Tagging gets it done.

I have yet to encounter a post or image that didn’t get exponentially more reach from tagging than those which weren’t tagged. Social media is about a network larger than you can see, and each person you connect to has a unique circle they connect to, and so on. Even on my personal Facebook profile, tagging a friend in one of my photos has often led to a vast number of strangers to see my content because they are so-many-degrees from the person I tagged. The same has held true for professional or brand profiles which I have managed.

Tagging should be taught.

If you manage social media for a brand and post images or updates referencing actual people, teach staff and your audience to tag the content. When you’re acting as the Facebook Page, as the brand you can only tag other Facebook Pages on your post or media; however, personal users can tag other personal Facebook profiles on the same post or media. Encourage them to do so! Social media users tend to want to see and be seen; bank on that desire by educating anyone who interacts with your profile to tag with gusto.

Is sharing better than tagging?

While having content shared has always been the supreme goal for social media managers, I’d content that tagging is sharing. Even better, if someone shares your content and tags their friends while they’re at it, your content has a better chance of gaining eyeballs. The more you can do to train your supporters and staff to tag content, the more broadly your content will be shared.

Share your experiences with tagging in your own comment below. Is tagging working for you?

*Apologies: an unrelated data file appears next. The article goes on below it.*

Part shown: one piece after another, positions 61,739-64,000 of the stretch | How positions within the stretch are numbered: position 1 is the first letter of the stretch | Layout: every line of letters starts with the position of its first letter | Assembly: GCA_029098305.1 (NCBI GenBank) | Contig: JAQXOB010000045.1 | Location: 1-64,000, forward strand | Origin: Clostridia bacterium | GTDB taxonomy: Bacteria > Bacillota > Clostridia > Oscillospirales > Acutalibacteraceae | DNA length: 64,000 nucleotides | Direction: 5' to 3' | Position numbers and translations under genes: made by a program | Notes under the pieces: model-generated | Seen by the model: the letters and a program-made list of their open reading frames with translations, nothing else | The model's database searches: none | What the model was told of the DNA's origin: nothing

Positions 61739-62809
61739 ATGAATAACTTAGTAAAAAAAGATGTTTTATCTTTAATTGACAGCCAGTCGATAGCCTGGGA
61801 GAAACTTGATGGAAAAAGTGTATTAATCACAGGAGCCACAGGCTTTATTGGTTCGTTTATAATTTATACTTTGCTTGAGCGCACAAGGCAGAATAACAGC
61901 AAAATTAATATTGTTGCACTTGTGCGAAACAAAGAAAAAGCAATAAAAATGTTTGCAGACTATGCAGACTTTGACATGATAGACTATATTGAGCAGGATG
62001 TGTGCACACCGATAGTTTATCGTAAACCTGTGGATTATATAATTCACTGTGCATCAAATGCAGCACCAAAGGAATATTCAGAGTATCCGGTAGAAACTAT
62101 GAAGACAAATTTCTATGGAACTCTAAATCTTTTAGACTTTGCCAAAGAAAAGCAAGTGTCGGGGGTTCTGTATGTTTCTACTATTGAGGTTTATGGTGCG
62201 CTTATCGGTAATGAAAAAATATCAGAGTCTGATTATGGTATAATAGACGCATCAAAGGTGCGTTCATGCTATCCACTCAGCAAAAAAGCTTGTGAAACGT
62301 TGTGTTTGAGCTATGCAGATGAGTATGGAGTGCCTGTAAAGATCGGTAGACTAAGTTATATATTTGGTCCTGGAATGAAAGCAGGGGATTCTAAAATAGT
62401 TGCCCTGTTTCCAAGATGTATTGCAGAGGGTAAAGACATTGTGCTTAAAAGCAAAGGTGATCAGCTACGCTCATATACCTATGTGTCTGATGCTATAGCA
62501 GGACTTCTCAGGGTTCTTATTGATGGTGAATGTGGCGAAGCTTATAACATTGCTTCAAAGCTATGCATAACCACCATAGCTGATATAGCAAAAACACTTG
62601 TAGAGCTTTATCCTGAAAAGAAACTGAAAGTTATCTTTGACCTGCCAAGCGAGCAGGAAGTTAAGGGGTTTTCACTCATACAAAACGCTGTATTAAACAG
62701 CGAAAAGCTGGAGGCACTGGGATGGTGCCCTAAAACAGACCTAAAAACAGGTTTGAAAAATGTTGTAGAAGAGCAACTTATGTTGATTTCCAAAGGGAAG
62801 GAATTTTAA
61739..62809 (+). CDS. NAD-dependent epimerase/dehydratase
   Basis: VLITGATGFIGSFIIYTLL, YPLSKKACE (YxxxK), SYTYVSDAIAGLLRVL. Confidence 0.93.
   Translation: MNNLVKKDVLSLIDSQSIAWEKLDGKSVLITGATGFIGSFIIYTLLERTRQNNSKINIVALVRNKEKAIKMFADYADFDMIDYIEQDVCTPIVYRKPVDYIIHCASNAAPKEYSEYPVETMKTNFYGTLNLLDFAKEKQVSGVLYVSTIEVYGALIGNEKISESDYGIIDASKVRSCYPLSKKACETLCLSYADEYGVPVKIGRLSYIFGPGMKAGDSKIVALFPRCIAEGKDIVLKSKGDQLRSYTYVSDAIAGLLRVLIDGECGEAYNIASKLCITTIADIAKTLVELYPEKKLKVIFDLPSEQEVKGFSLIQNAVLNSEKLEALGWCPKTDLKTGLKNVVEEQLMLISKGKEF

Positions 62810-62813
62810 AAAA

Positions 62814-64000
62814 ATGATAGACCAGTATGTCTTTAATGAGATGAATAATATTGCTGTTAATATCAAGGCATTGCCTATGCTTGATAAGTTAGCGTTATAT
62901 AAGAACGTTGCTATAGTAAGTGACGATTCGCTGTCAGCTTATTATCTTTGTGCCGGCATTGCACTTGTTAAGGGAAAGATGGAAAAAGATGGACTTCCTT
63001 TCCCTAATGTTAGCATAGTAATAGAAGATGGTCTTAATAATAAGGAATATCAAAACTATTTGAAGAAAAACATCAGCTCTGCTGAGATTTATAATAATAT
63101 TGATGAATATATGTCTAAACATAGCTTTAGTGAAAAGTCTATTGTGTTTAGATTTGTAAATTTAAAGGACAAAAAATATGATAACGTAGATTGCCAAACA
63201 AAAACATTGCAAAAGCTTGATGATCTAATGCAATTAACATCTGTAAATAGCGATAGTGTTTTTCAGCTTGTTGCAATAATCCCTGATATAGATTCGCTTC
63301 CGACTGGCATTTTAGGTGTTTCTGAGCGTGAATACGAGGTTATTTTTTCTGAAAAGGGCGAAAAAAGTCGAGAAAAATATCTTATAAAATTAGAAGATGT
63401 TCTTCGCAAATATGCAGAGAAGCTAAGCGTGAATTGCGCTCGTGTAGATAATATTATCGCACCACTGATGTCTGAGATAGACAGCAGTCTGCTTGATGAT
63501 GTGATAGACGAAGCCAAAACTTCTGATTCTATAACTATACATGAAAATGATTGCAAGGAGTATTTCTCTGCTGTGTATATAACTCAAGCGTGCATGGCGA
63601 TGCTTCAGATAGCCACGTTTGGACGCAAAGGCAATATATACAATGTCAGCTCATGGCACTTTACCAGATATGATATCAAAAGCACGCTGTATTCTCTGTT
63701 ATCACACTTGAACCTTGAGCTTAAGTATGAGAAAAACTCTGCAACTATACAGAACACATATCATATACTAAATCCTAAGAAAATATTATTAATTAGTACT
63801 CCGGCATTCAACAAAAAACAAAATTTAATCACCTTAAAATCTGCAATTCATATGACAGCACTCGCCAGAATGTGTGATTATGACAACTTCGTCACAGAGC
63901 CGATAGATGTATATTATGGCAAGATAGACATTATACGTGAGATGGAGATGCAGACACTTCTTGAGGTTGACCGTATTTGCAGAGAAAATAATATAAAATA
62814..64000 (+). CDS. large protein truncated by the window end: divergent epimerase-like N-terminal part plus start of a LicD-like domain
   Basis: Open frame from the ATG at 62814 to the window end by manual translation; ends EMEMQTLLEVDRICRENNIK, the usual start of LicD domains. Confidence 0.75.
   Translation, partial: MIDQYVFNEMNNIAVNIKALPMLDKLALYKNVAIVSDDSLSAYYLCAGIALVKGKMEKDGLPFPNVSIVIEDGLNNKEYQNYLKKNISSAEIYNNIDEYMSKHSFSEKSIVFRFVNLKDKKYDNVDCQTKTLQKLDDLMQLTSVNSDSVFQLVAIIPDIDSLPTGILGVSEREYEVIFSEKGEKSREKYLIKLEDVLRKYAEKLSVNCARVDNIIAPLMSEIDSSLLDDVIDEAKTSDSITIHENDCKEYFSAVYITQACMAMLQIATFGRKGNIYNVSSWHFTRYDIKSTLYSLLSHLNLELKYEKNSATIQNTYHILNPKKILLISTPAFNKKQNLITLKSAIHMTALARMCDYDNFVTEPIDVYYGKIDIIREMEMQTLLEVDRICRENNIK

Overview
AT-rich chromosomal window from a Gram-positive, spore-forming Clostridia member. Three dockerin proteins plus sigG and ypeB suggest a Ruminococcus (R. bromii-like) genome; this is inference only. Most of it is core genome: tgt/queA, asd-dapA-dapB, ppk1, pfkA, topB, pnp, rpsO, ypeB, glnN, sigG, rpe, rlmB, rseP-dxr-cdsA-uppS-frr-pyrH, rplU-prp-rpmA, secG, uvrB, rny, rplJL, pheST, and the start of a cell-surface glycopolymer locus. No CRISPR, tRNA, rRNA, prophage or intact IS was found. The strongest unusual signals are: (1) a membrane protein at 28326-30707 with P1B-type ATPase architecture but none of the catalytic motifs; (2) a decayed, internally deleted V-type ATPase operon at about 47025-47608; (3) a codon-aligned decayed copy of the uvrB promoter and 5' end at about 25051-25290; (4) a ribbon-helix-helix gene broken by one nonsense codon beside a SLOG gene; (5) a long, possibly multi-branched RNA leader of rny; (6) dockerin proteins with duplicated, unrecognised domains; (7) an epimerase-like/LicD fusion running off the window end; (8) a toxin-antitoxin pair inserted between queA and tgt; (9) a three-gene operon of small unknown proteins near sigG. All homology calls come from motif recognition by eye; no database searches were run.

5 Tips to Teach Children How to Use Social Media

Admirable attempts by fellow adults have been made to teach developing minds about the dangerous side of social media. For our kids, who daily seek approval and attention from anyone, social media is all too tempting of an outlet. And if your child has a smartphone, they’re on social media.

If you have or know a child, start teaching them how to use social media:

  1. Show kids how and what you share on social. We’re staring and jabbing at our smartphones each day… Yes, our children are watching and know it must surely be an amazing gadget. Use that rapt attention to let them lean in and watch you compose a post or share a photo on Facebook. Let them make suggestions and guide their choices.
  2. Strangers are online just as they are in real life. Show your child that the person who just liked your photo on Instagram is someone you’ve never met before. Stranger-danger is just as risky online as in real-life; perhaps more so since kids often share too much information with strangers. If you are on social platforms where you often decline requests by strangers to connect, show your child where and explain why.
  3. Mean words hurt just as much. If you’ve been on the receiving end of a less-than-friendly comment, show it to your child. Talk about how it felt to read it. Explain that there is always a real person reacting to every word you post online. Let them watch you compose a comment on someone else’s profile and see how carefully you choose your words. Louis C.K. has a great commentary on why online messages can be so hurtful (not safe for children).